Rolling Along

Mike Aviles

Mike Aviles is ready to prove his rookie season was no fluke

Last year, as you’ve probably heard by now, the Royals were second over-all in the Majors in team batting average, but ranked twentieth in runs scored. At the same time, the team dominated the basement of all pitching statistics (28th in quality starts, 29th in ERA, WHIP, and BAA).

In short, the Royals could hit the ball, they just couldn’t score, protect a lead, or defend very well.

The addition of defenders who can actually make plays like Alcides Escobar, and (I know, I know) Jeff Francoeur should help out a team that has had to suffer through the woeful defense of Yuniesky Betancourt, Jose Guillen and Alberto Callaspo. But our rotation, which will probably be one of the worst since 2005 when Jose Lima, a young Zack Greinke and Runelvys Hernandez combined to win 18 decisions out of 94 starts, isn’t going to do us any favors.

So again the slim chance of the Royals playing respectable baseball falls upon our offense. I’ve taken a look at our best offensive players who finished 2010 strong and could keep the momentum going into 2011.


Billy Butler:

Triple Slash: In 2010: .318/.388/.469, Career: .299/.359/.457

Billy is without a doubt the best bat on the team, and one of the few thing the Royals have going for them. Last year, Butler led the team in runs batted in, extra base hits, walks, batting average, hits, on-base percentage and most other offensive categories sabermetricians can dream up. Pretty impressive stuff.

As the season wore on last year, Butler was very consistent with the exception of a comparatively slow July and August when he only hit .279 and drove in 23 runs. In September he got hot and averaged .361, drove in 14 runners and popped four homers. He’s not particularly fast on the bases though. He grounded into a career high 32 double plays last year and has only one stolen base to his name.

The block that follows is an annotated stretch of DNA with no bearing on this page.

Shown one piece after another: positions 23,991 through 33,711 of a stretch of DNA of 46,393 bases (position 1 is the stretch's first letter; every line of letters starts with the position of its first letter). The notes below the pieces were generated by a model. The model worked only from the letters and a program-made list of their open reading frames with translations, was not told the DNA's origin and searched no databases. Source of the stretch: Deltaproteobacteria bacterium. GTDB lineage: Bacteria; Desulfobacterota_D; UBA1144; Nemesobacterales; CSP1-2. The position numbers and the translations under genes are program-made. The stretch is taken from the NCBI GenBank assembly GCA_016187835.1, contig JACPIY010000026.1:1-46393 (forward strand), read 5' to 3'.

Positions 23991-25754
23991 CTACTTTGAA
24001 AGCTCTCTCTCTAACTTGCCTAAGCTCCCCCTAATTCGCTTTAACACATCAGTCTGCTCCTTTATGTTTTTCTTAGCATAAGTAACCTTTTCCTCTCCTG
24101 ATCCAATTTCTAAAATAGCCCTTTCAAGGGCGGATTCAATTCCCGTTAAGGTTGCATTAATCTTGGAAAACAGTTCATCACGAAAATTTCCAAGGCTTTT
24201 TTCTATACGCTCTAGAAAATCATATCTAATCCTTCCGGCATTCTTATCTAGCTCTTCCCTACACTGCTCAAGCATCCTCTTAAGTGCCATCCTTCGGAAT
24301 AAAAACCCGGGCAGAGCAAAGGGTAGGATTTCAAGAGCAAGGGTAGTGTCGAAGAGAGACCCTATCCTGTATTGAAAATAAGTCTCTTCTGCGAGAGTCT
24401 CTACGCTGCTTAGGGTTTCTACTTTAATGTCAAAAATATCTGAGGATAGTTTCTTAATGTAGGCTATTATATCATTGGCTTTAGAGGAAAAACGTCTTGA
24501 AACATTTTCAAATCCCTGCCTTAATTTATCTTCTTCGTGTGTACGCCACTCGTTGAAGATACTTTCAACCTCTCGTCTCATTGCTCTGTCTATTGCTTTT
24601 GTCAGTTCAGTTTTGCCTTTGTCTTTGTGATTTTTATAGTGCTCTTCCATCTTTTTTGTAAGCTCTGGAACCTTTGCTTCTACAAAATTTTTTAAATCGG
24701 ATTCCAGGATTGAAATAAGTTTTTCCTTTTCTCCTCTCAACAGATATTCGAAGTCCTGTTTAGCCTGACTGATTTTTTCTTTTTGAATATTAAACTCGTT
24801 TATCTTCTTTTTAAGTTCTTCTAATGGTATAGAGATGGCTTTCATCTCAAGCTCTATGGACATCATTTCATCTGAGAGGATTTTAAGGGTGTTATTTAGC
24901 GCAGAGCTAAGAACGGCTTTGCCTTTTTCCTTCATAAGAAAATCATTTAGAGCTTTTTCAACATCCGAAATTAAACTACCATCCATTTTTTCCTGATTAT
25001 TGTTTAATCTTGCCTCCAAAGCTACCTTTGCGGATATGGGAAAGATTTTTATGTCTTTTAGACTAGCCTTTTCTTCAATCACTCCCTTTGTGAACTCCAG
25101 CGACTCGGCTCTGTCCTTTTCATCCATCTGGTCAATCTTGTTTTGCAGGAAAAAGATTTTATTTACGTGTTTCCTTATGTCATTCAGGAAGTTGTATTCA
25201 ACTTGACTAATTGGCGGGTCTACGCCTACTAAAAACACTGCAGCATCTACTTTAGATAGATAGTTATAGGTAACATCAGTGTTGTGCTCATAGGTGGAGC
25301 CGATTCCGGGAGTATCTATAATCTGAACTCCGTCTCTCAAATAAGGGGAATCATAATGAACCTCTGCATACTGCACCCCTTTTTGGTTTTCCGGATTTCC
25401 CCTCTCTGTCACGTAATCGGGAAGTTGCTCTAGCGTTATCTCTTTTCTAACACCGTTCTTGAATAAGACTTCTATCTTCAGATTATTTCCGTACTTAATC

Butler is a legitimate star and I am confident one day he will challenge for the AL batting title. Last year he finished 6th in average, 7th in on-base percentage, and 3rd in hits. Every year since his full-time debut in 2008 he’s gotten better. Each season, he’s walking more, striking out less, getting on base more often, raising his average and getting more hits.

I’d expect him to carry his momentum into the Cactus League and the regular season. In fact, at times this season, expect him to be the team’s offense.

Wilson Betemit

Wilson Betemit, Fantasy Sleeper?

Wilson Betemit:

Triple Slash: In 2010: .297/.378/.511, career: .266/.334/.447

Betemit is the most surprising name on this list and put up a few eyebrow-raising numbers last season. He played only 84 games last year but was hitting the ball well. In 276 at-bats, he stroked 43 RBIs, 13 home runs and 82 hits. He led the team in slugging with a .511 slugging percentage and runs created per 27 outs with 7.21 runs. Given more plate appearances, he would have challenged Butler in most offensive categories.

He took 4.14 pitches per at-bat at last season and walked 33 times, but his base on balls per strike out (.49) left much to be desired and his 74 strike outs in 276 at bats don’t inspire much confidence either.